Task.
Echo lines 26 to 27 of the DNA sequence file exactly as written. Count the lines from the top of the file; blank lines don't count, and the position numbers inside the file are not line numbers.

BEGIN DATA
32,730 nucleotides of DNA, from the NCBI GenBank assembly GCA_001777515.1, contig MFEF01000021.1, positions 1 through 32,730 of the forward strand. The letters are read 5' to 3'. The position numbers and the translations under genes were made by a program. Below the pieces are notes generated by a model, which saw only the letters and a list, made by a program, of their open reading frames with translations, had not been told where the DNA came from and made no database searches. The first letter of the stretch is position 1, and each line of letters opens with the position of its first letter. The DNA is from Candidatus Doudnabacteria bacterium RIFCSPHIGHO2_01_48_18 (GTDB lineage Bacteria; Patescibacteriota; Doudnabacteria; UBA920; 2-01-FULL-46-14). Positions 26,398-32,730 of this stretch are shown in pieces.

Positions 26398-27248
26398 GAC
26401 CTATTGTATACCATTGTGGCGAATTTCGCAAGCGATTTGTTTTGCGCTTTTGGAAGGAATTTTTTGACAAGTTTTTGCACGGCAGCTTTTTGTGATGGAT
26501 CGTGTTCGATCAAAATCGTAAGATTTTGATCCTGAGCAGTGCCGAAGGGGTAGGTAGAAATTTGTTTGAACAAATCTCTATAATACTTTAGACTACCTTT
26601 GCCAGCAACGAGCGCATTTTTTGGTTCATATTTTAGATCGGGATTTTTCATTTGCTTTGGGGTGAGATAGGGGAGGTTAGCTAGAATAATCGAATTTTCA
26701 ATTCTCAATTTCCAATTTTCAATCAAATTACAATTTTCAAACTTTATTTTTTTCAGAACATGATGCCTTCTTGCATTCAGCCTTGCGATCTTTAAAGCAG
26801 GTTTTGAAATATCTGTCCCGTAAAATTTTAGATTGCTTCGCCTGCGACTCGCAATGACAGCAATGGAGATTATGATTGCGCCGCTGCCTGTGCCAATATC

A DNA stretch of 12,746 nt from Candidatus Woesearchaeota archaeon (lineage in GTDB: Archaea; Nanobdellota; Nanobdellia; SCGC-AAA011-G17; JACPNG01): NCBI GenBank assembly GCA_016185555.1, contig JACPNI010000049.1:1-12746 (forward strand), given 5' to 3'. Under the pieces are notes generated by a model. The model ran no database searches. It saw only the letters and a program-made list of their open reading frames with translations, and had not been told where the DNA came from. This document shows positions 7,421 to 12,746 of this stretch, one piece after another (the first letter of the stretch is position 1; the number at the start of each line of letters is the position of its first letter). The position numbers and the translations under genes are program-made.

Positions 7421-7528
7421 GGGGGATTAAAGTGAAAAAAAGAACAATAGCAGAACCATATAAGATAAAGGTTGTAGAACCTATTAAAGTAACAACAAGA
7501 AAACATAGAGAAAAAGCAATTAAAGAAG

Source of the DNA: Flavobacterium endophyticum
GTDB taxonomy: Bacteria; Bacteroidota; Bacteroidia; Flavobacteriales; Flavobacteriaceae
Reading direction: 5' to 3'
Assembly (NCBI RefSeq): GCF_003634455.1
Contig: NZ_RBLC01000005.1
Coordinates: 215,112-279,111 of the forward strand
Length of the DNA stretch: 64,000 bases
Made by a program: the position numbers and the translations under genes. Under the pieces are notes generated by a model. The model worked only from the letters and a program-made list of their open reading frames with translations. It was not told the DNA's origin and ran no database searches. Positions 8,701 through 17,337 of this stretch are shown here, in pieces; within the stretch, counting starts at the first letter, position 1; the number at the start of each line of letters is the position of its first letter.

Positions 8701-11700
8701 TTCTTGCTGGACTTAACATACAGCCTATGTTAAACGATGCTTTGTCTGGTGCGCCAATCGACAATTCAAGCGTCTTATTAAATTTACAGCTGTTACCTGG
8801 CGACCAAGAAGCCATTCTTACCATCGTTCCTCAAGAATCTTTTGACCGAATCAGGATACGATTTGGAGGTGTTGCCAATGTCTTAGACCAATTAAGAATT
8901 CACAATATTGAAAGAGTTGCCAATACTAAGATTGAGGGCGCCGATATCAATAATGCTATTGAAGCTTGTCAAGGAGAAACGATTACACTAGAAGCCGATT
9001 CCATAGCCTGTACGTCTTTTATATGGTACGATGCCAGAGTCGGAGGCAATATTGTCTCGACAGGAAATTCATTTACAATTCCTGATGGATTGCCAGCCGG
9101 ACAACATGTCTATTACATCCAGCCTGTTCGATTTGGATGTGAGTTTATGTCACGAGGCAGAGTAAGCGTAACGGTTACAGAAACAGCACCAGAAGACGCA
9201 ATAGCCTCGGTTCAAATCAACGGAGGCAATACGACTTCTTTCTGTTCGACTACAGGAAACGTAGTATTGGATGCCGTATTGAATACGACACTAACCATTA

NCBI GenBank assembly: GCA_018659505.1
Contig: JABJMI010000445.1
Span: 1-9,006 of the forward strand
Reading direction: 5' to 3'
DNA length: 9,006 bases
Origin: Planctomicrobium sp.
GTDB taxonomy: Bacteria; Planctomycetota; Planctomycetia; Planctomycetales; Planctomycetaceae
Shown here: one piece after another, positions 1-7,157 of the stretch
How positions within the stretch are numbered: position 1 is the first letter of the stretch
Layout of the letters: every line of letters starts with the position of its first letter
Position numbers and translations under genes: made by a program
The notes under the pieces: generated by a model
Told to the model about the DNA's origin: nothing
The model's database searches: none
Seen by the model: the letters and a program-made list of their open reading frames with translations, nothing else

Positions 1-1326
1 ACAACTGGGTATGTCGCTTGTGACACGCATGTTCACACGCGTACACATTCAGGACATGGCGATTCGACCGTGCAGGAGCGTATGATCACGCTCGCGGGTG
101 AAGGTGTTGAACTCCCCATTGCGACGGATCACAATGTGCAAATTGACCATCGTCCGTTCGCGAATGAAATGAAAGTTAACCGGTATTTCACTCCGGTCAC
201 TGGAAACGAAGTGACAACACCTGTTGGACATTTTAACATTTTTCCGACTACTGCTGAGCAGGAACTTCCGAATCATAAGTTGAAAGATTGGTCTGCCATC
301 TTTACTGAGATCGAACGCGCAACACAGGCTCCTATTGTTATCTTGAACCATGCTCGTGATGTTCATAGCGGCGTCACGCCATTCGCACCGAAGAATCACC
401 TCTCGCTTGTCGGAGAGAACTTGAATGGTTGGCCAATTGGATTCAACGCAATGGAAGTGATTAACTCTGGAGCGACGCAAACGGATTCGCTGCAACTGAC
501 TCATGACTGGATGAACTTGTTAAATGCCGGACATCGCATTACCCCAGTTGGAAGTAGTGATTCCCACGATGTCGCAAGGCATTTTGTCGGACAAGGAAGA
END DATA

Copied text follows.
9101 ACAACATGTCTATTACATCCAGCCTGTTCGATTTGGATGTGAGTTTATGTCACGAGGCAGAGTAAGCGTAACGGTTACAGAAACAGCACCAGAAGACGCA
9201 ATAGCCTCGGTTCAAATCAACGGAGGCAATACGACTTCTTTCTGTTCGACTACAGGAAACGTAGTATTGGATGCCGTATTGAATACGACACTAACCATTA